In addition to new dean Dr. Philip Wingeier-Rayo, the Wesley community is blessed to welcome several new members of the faculty, including a new chapel elder and director of the Institute for Community Engagement in the new academic year.
New Dean Dr. Philip Wingeier-Rayo, Ph.D. comes to Wesley having served on the faculties of Perkins School of Theology at Southern Methodist University in Texas, Pfeiffer University in North Carolina, Baez Camargo Seminary in Mexico City and the Matanzas Evangelical Theological Seminary in Cuba.
As a fourth-generation missionary, Wingeier-Rayo has a breadth of experience that informs all of his other endeavors. When asked how this experience might inform his work at Wesley, Wingeier-Rayo is quick to point out that he has no immediate plans to promote any changes. “I believe that the curriculum should come through due process established in the faculty handbook and voted on by the faculty,” he said. “My background in missiology has informed me that we should be aware of where God is already at work. So new programming should follow where the Spirit is at work and not be something forced.”
Past experience also informs the work of Dr. Lorena Parish, Ph.D., who will join Wesley as associate professor of urban ministry and director of the Institute for Community Engagement. Parrish comes to Wesley from New Brunswick Theological Seminary in New Brunswick, N.J., where she served as the Dirk Romeyn Professor of Metro-Urban Ministry.
“As a womanist scholar-practitioner who has served in a variety of multicultural, multiethnic, and multi-lingual congregations and whose work is profoundly informed by being raised in metropolitan New York, I have a heart for the city,” she said. The city provides unique opportunities to engage in ministry that not only addresses suffering and needs but helps envision building what Dr. King termed, ‘the beloved community,’ she said.
For Dr. Anna Adams Petrin, Ph.D., experience also speaks into her work. Petrin, who was appointed assistant professor of worship and chapel elder, comes to Wesley from the University of Notre Dame. “Even as a small child, I was captivated by attending different types of worship services,” she said. “That interest grew up with me, and my appreciation for the church’s many ways of worship expanded exponentially as I began to study liturgical history and theology. Through study and experience I came to appreciate not only my personal history of worship, but also the many ways in which Christians worship across the world. Ultimately my study of worship has led me to a deeper awareness and appreciation of how the church’s rich tapestry of prayer and practice extends across time as well as space.”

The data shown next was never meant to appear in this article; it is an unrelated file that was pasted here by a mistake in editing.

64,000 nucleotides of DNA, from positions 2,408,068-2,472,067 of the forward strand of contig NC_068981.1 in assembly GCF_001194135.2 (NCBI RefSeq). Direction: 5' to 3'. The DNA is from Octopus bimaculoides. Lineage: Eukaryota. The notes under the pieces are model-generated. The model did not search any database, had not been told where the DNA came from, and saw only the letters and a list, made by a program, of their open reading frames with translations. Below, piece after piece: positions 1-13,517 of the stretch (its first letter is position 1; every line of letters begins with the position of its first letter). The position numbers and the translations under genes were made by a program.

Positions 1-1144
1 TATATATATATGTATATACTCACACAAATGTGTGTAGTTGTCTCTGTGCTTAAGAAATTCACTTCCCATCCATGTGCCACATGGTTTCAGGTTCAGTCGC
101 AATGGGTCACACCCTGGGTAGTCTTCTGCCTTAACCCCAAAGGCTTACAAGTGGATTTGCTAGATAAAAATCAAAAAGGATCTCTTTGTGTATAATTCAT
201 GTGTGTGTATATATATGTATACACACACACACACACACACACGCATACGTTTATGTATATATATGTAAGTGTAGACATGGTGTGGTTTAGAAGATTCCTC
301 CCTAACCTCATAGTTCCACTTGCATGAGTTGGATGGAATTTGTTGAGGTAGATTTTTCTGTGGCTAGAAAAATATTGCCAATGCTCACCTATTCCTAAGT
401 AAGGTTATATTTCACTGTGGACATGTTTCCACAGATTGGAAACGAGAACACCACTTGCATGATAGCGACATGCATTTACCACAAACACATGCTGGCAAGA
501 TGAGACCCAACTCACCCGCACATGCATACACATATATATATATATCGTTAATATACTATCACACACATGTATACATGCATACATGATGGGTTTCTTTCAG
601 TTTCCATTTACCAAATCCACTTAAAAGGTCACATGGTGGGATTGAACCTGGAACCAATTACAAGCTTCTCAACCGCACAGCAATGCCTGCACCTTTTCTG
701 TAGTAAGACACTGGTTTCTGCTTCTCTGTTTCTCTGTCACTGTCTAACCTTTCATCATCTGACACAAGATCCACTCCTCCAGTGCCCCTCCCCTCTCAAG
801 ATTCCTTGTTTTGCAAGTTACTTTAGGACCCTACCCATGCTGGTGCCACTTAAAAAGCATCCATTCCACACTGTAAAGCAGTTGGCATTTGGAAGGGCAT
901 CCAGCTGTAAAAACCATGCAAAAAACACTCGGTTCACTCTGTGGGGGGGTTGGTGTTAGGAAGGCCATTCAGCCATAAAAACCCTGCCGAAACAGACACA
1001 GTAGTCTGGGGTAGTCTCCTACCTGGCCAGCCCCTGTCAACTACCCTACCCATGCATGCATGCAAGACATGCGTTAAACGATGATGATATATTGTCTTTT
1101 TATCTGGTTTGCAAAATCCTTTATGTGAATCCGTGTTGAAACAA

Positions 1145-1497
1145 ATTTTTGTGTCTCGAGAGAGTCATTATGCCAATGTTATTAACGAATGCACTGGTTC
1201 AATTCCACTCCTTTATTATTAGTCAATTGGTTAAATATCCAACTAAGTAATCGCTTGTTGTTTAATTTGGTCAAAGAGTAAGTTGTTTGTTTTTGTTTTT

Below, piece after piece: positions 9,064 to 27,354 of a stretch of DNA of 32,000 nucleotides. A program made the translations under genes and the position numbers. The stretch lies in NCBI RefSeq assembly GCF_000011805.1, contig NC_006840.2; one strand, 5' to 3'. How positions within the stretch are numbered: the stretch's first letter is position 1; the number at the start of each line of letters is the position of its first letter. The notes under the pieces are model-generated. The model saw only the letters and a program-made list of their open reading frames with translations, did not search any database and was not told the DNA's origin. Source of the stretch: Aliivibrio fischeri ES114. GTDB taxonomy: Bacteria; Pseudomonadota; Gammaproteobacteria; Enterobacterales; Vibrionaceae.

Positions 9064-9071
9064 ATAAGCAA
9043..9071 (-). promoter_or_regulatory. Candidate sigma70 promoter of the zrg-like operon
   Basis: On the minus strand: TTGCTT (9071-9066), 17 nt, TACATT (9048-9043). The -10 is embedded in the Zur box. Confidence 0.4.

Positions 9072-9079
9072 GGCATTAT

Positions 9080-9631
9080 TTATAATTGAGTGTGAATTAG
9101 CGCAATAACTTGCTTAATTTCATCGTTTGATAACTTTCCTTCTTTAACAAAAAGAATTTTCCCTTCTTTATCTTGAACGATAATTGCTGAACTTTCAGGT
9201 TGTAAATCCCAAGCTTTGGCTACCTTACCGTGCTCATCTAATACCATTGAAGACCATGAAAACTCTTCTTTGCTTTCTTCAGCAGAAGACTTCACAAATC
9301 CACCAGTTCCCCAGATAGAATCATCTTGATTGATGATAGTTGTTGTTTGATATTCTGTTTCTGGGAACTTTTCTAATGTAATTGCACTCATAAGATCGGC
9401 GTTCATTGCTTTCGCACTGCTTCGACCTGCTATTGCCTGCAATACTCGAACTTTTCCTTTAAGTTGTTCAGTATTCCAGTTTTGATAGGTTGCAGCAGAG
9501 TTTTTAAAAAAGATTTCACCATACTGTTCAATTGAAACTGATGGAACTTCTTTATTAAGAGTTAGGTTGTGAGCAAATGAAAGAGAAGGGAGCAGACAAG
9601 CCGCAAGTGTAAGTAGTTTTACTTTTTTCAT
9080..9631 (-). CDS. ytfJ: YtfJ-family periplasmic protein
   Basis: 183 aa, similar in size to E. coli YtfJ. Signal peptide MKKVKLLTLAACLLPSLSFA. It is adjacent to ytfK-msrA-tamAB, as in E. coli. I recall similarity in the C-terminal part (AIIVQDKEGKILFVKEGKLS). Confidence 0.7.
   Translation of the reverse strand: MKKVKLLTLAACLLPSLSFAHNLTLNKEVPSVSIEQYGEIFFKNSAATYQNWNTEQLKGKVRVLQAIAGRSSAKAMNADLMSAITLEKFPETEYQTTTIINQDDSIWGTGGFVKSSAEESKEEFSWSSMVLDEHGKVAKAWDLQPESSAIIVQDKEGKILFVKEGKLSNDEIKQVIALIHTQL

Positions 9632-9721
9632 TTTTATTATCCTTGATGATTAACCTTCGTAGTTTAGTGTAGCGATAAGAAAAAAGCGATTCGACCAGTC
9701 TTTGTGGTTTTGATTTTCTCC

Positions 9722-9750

In her work as chapel elder, Petrin plans to draw on the rich expressions of worship already characteristic of the community.
“The intentional time that the community sets aside for worship together sits at the intersection of this formation, it is a time when we offer our work and ourselves to the God that we serve in so many other ways throughout the week,” she said. “I am excited to see God fashion this variety of styles and gifts together into the unique worshiping community.”
For Wingeier-Rayo, the opportunities afforded by being a part of the Wesley family also resonate. “I believe that Wesley has a proud history and tradition and is already doing so much,” he said. “It is a community of committed faculty, staff, students, alumni and friends and I want to continue to immerse myself and learn what we do well and what other opportunities are on the horizon before attempting to offer a vision.”
Other new members of Wesley’s teaching community for the 2018-2019 academic year include Dr. Douglas D. Tzan, Ph.D., assistant dean and director of the Doctor of Ministry and Course of Study programs and assistant professor of church history and mission; Michael R. Fisher, Jr., MA, M.Div., visiting assistant professor of religion and society; and Dr. M. Salih Sayilgan, Ph.D., visiting assistant professor of Islamic and interfaith studies.